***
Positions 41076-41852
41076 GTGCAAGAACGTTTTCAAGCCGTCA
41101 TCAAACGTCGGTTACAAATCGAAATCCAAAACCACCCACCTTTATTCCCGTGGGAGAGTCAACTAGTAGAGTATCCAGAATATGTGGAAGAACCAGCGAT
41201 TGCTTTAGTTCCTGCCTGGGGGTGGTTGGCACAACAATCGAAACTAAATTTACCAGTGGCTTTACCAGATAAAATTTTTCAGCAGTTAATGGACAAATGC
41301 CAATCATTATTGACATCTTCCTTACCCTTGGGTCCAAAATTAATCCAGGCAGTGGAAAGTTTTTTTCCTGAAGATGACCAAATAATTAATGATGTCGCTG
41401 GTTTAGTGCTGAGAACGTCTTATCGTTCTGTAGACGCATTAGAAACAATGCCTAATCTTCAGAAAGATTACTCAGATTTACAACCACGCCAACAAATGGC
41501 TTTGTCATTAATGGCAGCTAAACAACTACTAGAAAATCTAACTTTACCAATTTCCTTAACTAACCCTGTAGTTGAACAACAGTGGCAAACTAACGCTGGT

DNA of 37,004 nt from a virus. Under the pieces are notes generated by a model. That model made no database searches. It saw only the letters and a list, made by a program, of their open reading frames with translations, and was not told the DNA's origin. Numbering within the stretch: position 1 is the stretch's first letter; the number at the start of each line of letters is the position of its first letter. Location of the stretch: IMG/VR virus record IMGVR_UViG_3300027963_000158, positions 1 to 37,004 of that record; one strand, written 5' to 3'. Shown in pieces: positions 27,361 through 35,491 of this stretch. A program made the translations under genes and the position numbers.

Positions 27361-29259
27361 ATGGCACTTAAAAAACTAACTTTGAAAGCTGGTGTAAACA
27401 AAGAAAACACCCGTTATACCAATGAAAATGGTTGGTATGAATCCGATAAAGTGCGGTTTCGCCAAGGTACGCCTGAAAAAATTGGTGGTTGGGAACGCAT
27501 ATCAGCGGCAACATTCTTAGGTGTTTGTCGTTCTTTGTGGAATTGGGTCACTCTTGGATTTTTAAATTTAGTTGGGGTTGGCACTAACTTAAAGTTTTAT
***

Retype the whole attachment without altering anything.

Positions 41076-41852
41076 GTGCAAGAACGTTTTCAAGCCGTCA
41101 TCAAACGTCGGTTACAAATCGAAATCCAAAACCACCCACCTTTATTCCCGTGGGAGAGTCAACTAGTAGAGTATCCAGAATATGTGGAAGAACCAGCGAT
41201 TGCTTTAGTTCCTGCCTGGGGGTGGTTGGCACAACAATCGAAACTAAATTTACCAGTGGCTTTACCAGATAAAATTTTTCAGCAGTTAATGGACAAATGC
41301 CAATCATTATTGACATCTTCCTTACCCTTGGGTCCAAAATTAATCCAGGCAGTGGAAAGTTTTTTTCCTGAAGATGACCAAATAATTAATGATGTCGCTG
41401 GTTTAGTGCTGAGAACGTCTTATCGTTCTGTAGACGCATTAGAAACAATGCCTAATCTTCAGAAAGATTACTCAGATTTACAACCACGCCAACAAATGGC
41501 TTTGTCATTAATGGCAGCTAAACAACTACTAGAAAATCTAACTTTACCAATTTCCTTAACTAACCCTGTAGTTGAACAACAGTGGCAAACTAACGCTGGT

DNA of 37,004 nt from a virus. Under the pieces are notes generated by a model. That model made no database searches. It saw only the letters and a list, made by a program, of their open reading frames with translations, and was not told the DNA's origin. Numbering within the stretch: position 1 is the stretch's first letter; the number at the start of each line of letters is the position of its first letter. Location of the stretch: IMG/VR virus record IMGVR_UViG_3300027963_000158, positions 1 to 37,004 of that record; one strand, written 5' to 3'. Shown in pieces: positions 27,361 through 35,491 of this stretch. A program made the translations under genes and the position numbers.

Positions 27361-29259
27361 ATGGCACTTAAAAAACTAACTTTGAAAGCTGGTGTAAACA
27401 AAGAAAACACCCGTTATACCAATGAAAATGGTTGGTATGAATCCGATAAAGTGCGGTTTCGCCAAGGTACGCCTGAAAAAATTGGTGGTTGGGAACGCAT
27501 ATCAGCGGCAACATTCTTAGGTGTTTGTCGTTCTTTGTGGAATTGGGTCACTCTTGGATTTTTAAATTTAGTTGGGGTTGGCACTAACTTAAAGTTTTAT